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The Importance of the Thermocline

Thermocline: A transition layer between deep and surface water

The thermocline is the transition layer between the mixed layer at the surface and the deep water layer. The definitions of these layers are based on temperature.

The mixed layer is near the surface where the temperature is roughly that of surface water. In the thermocline, the temperature decreases rapidly from the mixed layer temperature to the much colder deep water temperature.

The mixed layer and the deep water layer are relatively uniform in temperature, while the thermocline represents the transition zone between the two.

Why Worry About the Thermocline?

It is important to understand the importance of the thermocline if you want to find trout when water temperatures soar. The thermocline is a magnet for trout in the summer. It provides a sanctuary for trout where they find cooler water and oxygen. Trout are most comfortable in water temperatures between 50-65 degrees Fahrenheit. Mortality rates for trout caught in temperatures above 65 degrees increases exponentially. Although not part of the thermocline definition, oxygen is an important consideration for trout. They cannot live with less than 5 parts per million.

With knowledge of the thermocline and oxygen levels we can find where the fish are. With that understanding, we can make better decisions regarding when it is safe to fish and when to limit fishing.

Where trout live


Data for Oxygen/Temperature at Cedar

The thermocline layer is bounded on the top and bottom by temperature. The livable water for trout is determined by temperature at the upper level while oxygen saturation usually sets the lower limit. Trout will swim above and below the thermocline layer to feed. Early morning and late evening trout may move into the danger zone  near the surface to feed, however, they will return quickly quickly to the safe layer.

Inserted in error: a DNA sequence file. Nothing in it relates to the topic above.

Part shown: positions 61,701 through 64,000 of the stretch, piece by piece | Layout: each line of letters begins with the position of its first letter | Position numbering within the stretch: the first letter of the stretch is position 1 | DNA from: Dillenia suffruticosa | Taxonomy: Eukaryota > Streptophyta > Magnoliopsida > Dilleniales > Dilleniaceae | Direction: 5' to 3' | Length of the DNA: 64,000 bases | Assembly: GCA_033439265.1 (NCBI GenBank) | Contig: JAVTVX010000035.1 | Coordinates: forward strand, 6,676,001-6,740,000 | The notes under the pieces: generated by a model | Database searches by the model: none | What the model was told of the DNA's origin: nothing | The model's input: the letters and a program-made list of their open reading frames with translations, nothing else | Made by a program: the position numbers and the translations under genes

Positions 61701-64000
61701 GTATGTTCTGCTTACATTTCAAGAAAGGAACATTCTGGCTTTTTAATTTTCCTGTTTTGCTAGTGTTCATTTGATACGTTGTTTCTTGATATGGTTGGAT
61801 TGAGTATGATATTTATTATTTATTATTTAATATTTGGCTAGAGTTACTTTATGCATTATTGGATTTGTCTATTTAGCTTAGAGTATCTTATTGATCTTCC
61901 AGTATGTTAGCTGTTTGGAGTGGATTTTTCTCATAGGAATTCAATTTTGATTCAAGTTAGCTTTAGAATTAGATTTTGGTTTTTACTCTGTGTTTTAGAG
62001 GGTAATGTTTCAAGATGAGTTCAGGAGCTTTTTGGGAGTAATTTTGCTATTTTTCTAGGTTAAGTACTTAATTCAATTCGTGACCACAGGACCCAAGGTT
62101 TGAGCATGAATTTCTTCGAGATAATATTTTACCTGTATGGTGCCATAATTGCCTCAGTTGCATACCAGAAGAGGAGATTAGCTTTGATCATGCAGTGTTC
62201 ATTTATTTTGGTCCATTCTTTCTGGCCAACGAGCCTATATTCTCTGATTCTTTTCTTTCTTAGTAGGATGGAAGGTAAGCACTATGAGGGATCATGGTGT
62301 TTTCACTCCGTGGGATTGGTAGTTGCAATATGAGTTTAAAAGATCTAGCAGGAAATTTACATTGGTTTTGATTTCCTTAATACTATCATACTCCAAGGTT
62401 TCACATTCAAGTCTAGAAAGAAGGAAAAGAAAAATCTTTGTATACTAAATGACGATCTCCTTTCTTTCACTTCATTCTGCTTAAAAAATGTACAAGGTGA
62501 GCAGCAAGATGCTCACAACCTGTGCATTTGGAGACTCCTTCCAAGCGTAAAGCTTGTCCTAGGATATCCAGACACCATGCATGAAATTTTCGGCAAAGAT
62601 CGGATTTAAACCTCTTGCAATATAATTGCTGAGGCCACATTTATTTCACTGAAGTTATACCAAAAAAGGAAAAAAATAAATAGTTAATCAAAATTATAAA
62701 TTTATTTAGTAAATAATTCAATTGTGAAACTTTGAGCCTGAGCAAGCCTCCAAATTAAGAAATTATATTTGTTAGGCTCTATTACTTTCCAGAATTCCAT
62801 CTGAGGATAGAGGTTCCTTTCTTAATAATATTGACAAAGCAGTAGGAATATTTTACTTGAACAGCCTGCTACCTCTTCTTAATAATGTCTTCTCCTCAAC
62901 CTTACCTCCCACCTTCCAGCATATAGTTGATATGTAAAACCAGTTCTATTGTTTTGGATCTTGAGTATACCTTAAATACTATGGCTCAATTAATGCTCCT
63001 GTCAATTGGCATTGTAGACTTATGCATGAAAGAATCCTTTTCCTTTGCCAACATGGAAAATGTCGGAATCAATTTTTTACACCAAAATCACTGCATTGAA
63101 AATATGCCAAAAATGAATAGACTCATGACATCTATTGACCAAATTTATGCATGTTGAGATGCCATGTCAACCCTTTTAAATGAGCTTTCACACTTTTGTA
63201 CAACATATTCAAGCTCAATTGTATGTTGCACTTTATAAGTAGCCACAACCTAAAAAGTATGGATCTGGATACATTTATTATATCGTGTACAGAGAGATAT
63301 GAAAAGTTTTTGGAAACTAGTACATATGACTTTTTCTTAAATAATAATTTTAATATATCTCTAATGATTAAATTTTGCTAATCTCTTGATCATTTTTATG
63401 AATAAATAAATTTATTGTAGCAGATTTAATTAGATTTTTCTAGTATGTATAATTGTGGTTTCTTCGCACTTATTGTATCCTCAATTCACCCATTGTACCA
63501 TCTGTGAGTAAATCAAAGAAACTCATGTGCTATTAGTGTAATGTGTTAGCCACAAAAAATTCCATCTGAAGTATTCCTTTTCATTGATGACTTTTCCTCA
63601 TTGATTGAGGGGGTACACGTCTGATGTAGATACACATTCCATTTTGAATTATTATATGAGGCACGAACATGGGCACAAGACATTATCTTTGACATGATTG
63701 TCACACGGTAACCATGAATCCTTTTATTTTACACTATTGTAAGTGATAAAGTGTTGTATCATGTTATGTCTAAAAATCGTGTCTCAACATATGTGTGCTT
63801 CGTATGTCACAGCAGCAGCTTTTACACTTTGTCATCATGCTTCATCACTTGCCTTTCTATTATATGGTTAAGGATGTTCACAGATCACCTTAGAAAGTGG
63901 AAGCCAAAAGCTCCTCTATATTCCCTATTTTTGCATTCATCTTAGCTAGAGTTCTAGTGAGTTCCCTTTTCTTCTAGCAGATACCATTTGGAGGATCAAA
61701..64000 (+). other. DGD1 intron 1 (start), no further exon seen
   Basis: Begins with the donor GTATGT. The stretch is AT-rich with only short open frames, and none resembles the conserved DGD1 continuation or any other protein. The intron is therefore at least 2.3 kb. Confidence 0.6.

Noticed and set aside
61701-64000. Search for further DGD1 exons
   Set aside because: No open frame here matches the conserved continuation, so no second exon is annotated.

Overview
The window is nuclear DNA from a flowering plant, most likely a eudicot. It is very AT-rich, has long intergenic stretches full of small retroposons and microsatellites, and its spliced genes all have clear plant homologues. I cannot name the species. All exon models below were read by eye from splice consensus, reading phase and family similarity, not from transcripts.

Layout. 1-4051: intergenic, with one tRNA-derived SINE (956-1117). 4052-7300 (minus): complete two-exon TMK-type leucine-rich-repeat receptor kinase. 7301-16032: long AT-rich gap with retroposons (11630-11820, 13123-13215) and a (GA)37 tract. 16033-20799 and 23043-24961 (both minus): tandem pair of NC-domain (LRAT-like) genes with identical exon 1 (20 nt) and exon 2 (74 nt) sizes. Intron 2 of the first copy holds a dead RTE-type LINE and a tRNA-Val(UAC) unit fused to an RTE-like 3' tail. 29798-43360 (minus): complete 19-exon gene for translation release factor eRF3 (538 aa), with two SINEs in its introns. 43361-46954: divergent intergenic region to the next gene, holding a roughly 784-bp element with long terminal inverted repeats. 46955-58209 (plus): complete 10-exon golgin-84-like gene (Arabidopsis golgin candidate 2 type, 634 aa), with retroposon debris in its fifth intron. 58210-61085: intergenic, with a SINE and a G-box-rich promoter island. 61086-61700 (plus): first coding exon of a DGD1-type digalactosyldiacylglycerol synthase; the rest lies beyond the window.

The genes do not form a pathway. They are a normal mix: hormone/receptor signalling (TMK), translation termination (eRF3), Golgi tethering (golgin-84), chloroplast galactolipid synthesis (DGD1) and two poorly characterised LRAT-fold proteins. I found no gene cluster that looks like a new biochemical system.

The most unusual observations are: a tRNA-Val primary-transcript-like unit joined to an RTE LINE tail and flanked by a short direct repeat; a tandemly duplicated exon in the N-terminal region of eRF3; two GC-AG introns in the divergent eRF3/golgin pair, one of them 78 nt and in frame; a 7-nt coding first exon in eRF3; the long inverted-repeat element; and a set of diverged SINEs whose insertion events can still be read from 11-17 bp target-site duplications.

Bounded on the top, bottom and left by temperature and on the right where the temperature and oxygen cross, the green box shows the limits of the comfort zone. In the graph of the July data the sweet spot is roughly between 12 and 21 feet deep. This is where the trout are.

How do we know? Why do we care?

Measurements are taken several times a year by John Kornegay using equipment that measures water temperature and oxygen levels at three foot intervals. By locating the thermocline when it begins to form and tracking it through the season we can manage our fishery to best advantage. When surface temperatures become lethal we can selectively restrict fishing and when they moderate these restrictions are relaxed.

In July the surface temperatures in our quarries are lethal should a trout were to remain there. Fish are holding somewhere between 12-21 feet deep only moving into the danger zone to feed but then quickly returning to the comfort zone.

Fish caught at this time of year are subject to more stress. Larger fish fight hard and do not recover as quickly which leads to higher mortality rates. Using this information and with previous year's experiences John  and Owen Mitchell (Fisheries Chair) made the recommendation, which was accepted by the Board, to close Cedar to all fishing to protect our trophy population.  Although Pine and Birch have similar thermocline profiles, they were not closed. The fish are smaller and have easier access to deep water when released so it was decided to let them remain open for fishing.

It doesn't stop there!

Measurements and observations continue throughout the summer to make sure fishing in Birch and Pine is safe and to help determine when it is safe to reopen Cedar. The most recent measurements taken in August show the water continues to get warmer even though we have had plenty of rain and some cool nights. Last year, the water temperatures were much warmer and water levels were at drought levels. With accurate data and our experience we can better balance the need to maintain a healthy fishery with the opportunity to continue fishing.

We are fortunate to have a very robust thermocline layer compared to other lakes in Connecticut may be only 2-3 feet thick. We don't know why but aren't we lucky.